Unicorns will continue to pave the path of success but even they are realising that the future is about playing together, with like-minded and complementary participants in the game.
Four models of partnerships are taking root:
- Partnering with Banks - Open Banking made it possible. Banks are increasingly looking to partner with Fintechs to bring a richer proposition to customers. List of examples is increasing
Plum’s Money management used by both Starling and Monzo;
Belgian KBC Group and TreasurUp offers a white-label treasury platform;
JP Morgan and OpenInvest - for investments;
Bank of America acquired “AxiaMed” - health care payment and technology company focused on facilitating secure patient payments;
Goldman’s Marcus and GreenSky - lending capabilities and market-leading merchant and consumer ecosystem. The list goes on. Furthermore banks like
HSBC are openly promoting a desire to collaborate. Clearly a sensible partnership model but one that needs robust due diligence - data privacy capability, regulatory compliance, cultural alignment etc.
- Partnering with other Fintechs and tech start-ups: Fintechs and other techs (Reg Tech, Mar Tech etc), all bring specialised value and focus. As small outfits with somewhat like-minded cultures there is immense potential to seek out synergies (funding,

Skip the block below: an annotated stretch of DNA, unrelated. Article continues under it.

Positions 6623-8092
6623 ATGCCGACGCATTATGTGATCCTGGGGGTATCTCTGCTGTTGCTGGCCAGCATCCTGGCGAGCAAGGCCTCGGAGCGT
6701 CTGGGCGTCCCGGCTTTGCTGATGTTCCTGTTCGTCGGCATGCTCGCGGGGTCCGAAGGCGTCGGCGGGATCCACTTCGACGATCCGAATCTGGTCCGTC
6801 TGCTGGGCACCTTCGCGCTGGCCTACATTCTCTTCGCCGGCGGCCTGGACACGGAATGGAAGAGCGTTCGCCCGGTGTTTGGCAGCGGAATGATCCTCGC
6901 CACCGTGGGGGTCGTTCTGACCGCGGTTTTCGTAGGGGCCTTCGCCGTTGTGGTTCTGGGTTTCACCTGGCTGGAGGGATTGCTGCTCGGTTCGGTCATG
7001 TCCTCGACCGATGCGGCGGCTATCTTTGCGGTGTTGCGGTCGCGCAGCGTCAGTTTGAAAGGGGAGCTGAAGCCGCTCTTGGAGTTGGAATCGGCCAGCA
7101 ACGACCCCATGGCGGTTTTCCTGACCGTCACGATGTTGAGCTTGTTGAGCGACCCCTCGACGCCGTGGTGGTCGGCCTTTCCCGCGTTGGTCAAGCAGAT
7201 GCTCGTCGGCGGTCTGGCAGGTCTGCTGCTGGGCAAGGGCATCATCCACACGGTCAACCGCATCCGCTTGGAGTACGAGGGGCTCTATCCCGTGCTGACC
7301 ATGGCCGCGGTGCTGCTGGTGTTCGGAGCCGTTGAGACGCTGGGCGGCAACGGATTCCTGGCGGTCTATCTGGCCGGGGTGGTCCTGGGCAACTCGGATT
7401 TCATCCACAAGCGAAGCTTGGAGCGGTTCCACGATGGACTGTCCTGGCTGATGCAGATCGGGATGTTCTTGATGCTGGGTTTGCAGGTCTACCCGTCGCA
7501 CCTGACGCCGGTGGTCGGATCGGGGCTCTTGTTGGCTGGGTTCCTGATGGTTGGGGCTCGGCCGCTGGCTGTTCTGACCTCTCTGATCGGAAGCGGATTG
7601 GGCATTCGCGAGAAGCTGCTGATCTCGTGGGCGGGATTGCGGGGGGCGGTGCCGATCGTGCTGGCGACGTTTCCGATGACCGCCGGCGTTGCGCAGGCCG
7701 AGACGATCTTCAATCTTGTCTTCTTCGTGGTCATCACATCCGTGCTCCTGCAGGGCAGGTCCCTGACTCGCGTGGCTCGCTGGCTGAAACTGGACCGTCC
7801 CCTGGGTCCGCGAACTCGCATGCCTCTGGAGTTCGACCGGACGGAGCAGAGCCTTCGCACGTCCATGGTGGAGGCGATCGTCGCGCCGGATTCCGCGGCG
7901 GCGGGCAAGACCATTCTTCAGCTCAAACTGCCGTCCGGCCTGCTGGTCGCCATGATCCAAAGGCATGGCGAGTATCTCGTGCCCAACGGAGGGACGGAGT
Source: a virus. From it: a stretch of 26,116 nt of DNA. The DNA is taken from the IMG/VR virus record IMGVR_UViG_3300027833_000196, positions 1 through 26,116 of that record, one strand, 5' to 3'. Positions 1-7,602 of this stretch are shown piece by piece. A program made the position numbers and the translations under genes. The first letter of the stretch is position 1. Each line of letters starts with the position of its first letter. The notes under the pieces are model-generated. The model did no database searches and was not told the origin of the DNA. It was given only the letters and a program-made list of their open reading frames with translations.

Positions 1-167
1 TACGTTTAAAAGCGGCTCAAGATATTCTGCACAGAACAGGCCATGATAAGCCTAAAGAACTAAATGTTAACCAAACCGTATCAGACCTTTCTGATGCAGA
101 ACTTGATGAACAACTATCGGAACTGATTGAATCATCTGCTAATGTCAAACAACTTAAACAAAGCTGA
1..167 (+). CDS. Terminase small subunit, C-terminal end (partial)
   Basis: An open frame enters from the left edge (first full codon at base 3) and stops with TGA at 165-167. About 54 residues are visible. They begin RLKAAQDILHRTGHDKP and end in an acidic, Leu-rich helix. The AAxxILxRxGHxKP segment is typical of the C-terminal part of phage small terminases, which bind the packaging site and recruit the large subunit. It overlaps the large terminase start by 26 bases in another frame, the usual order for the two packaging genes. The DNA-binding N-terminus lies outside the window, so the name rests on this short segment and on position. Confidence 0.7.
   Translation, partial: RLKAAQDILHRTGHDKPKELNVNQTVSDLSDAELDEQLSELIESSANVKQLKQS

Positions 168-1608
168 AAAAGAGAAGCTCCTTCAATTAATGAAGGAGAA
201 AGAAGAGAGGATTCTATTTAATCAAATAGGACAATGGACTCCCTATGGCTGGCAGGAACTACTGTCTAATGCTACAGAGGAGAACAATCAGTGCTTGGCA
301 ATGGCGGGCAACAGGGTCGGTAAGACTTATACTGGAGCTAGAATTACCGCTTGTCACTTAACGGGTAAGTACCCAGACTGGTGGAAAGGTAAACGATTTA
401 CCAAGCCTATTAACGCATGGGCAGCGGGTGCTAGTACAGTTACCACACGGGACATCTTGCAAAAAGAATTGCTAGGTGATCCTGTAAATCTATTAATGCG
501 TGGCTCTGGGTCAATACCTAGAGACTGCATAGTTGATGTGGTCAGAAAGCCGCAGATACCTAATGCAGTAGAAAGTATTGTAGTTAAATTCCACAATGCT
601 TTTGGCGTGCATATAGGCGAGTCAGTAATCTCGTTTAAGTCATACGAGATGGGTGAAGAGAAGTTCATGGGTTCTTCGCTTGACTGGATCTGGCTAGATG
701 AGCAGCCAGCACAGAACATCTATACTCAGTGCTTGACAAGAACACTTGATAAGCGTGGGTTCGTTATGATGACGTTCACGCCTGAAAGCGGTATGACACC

customers – acquisition and management, compliance, infrastructures etc). Infact
FCA the regulator in the UK is encouraging this. Examples are emerging with
Stripe and Klarna that is pushing the BNPL (Buy Now Pay Later) model
- Partnering with the Big D2C Consumer Tech Giants (Facebook, Apple, Google): The bigger D2C tech players have a great advantage – scale and captive audience, with plans to add on new FS centric propositions through partnerships with banks. Amazon
partnering with Bank of America for Amazon Lending, the Apple credit card issued by Goldman Sachs plus own in-house solutions – AliPay, Facebook Pay etc. The intent is clear – new ways of customer engagement focussing on FS. One can easily foresee partnerships
that would create an ecosystem of Fintechs being made available through single-sign ons through such mammoth globally relevant organsisations.